, Salem, MA


December 12, 2013

Watson: Power plant fight is about energy choices


In response to those lawsuits, state Rep. John Keenan has written legislation that would, essentially, permit Footprint to bypass CLF’s — and any and all — present and future appeals. I spoke with Keenan this week; he acknowledges that his amendment is unusual and extraordinary, but he feels that the region’s need for electrical power warrants the measure. It would not apply to any site other than Salem’s, and it would not preempt required regulatory provisions or hearings.

Keenan emphasized his reliance on the judgement of ISO, the Independent System Operator that monitors and operates the entire New England electrical grid — on which there are about 350 power generators of all sizes and fuels. I spoke with Ray Hepper, the general counsel of ISO, to understand its thinking about the new gas plant proposal.

Basically, over the next three to 10 years, given likely plant closures, likely energy efficiency gains, likely demand management, and the likely increase in electrical usage, ISO believes that the Footprint plant is needed. It is ISO’s difficult job to make assumptions about a large number of changing and unpredictable variables, and insure that the region always has unbroken power.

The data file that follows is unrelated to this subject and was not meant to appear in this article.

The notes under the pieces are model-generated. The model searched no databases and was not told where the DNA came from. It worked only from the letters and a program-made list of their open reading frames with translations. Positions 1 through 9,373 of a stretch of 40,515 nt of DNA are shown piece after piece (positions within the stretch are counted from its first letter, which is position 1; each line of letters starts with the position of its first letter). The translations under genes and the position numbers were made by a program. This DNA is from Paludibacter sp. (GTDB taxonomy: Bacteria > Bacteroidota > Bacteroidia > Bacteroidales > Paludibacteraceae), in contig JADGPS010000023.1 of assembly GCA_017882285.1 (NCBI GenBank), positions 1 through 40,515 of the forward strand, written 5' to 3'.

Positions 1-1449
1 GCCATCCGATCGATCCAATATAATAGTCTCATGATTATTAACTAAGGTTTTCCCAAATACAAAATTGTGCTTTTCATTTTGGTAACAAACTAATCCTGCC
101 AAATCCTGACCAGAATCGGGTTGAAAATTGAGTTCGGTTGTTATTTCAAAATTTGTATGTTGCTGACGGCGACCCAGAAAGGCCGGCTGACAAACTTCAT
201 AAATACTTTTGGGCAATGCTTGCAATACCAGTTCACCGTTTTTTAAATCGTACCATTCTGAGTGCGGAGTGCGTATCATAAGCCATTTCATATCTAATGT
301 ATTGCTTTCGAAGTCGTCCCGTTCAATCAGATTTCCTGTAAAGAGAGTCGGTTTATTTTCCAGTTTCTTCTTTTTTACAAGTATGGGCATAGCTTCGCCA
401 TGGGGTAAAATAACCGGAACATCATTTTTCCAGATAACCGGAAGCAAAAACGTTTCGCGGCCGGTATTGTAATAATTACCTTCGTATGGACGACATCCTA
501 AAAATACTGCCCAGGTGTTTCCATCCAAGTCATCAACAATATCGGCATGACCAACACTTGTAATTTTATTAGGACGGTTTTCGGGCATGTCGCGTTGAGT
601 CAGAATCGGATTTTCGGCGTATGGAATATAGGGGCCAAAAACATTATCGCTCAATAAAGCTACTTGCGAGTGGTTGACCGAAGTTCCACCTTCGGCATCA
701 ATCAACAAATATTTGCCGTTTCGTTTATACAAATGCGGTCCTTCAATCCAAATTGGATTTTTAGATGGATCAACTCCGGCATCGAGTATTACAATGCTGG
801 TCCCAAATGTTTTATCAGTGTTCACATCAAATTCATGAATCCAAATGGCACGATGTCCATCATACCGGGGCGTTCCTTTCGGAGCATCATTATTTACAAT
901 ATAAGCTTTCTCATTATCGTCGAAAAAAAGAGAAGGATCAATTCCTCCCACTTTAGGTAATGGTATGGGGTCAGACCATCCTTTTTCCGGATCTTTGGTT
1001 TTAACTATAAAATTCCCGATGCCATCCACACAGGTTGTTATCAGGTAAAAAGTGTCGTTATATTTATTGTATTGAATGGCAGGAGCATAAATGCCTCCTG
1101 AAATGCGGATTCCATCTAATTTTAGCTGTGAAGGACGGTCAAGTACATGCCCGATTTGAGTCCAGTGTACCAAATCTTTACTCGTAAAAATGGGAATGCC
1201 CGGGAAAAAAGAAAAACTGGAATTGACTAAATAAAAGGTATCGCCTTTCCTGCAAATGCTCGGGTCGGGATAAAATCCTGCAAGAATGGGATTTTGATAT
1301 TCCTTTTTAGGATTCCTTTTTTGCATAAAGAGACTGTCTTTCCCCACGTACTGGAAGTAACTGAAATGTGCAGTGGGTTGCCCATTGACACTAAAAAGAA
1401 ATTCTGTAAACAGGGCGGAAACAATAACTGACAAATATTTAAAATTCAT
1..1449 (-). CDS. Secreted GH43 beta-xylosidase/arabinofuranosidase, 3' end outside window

ISO makes a convincing case, and its managers have the enormous advantage of possessing both the details and the big picture. The irony is, although ISO is tasked to be policy-neutral and fuel-unbiased — not playing favorites, so to speak, say, about encouraging or discouraging gas versus wind — it could be one agency well-suited to help guide a transition to renewable energy (if so instructed).

And lack of clear plans — created by anyone — is really the important context here. Are we intent on making a transition to renewable energy? If so, where are the tools, plans, schedules, incentives, and market mechanisms to facilitate it? Massachusetts has passed the Global Warming Solutions Act, which sets goals regarding the reduction, statewide, of CO2 emissions by 2020 and 2050. But the state has not been clear about how we’ll do that; and industry alone will not do it.

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